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Selection for live weight in the gift strain of Nile Tilapia (Oreochromis niloticus)

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Autores: R.W. Ponzoni, A. Hamzah, N. Kamaruzzaman
Volumen: 100A-3 (217-226)
Tipo de Artículo: Producción Animal
Palabras Clave: Nile Tilapia, heritability, breeding value, selection response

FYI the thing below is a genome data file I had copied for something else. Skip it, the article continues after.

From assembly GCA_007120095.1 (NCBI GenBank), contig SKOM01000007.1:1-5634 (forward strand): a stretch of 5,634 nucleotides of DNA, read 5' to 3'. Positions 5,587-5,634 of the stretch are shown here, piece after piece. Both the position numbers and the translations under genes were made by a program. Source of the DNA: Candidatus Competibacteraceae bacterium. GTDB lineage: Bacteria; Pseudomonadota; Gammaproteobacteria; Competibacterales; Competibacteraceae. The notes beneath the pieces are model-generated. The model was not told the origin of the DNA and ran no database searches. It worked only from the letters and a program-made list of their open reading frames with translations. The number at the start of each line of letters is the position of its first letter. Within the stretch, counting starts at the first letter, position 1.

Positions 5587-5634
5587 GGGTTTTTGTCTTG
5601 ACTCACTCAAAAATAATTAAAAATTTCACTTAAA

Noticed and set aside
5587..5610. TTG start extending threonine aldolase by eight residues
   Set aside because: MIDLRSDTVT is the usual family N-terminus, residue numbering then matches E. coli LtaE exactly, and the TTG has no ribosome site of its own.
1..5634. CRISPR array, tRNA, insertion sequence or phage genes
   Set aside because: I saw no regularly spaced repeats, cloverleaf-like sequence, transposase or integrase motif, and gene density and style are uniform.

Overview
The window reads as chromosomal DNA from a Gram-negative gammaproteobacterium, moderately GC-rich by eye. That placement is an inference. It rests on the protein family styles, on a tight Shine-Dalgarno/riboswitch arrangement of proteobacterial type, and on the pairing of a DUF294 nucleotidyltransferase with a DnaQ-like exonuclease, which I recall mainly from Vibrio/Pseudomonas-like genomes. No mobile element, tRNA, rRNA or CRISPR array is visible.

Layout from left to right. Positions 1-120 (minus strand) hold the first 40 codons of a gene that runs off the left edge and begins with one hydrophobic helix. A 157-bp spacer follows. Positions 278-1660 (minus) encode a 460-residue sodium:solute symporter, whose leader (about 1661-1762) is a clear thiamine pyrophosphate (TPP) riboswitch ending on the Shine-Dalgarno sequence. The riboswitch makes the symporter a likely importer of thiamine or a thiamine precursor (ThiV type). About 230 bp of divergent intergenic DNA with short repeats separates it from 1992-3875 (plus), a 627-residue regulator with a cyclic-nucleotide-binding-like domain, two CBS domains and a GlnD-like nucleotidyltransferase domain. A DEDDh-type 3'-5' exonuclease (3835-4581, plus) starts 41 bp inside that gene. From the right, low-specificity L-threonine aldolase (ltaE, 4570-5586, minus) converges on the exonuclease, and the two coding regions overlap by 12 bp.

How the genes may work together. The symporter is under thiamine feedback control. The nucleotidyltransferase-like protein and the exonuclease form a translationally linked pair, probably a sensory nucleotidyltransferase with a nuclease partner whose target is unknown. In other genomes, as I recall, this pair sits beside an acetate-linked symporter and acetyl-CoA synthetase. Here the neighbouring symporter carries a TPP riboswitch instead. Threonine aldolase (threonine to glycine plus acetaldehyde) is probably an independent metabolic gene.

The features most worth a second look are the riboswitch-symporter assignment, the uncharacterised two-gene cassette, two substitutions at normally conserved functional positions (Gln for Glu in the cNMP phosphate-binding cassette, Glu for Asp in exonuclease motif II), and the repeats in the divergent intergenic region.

A fully pedigreed population based on the sixth generation of GIFT (Genetically Improved Farmed Tilapia) was established in Malaysia in 2002. Progeny were generated in two spawning seasons, 2002 and 2003. A number of statistical models were fitted to the data collected throughout the study, either to estimate breeding values (EBVs), variance components, or response to selection. Parents used in the spawning season of 2003 were either selected as having high estimated breeding values for live weight (LW) at approx. 7 months of age, or as having EBVs as close as possible to the average. In this way a Selection and a Control line were created, respectively. Two production environments were used to grow-out the progeny. At approx. 7 months of age females' live weight was 84 per cent that of males, whereas live weight in cages was 83 per cent of that in ponds. The heritability estimated from the animal variance component was 0.31 (s.e. 0.069), whereas the maternal and common environment effect estimated from the dam variance component was 0.15 (s.e. 0.031). Response to selection was estimated by three methods. Expressed as a percentage of the overall least squares mean for LW in the population, the response was about 10 per cent. The results are discussed in relation to other work. It was concluded that there was still additive genetic variance in the GlFT population established in Malaysia, and that it was capable of further response to selection. The issue of genotype by environment interaction is briefly discussed, and it was concluded that there was no justification for the conduct of separate genetic improvement programs in cage and in pond environments.

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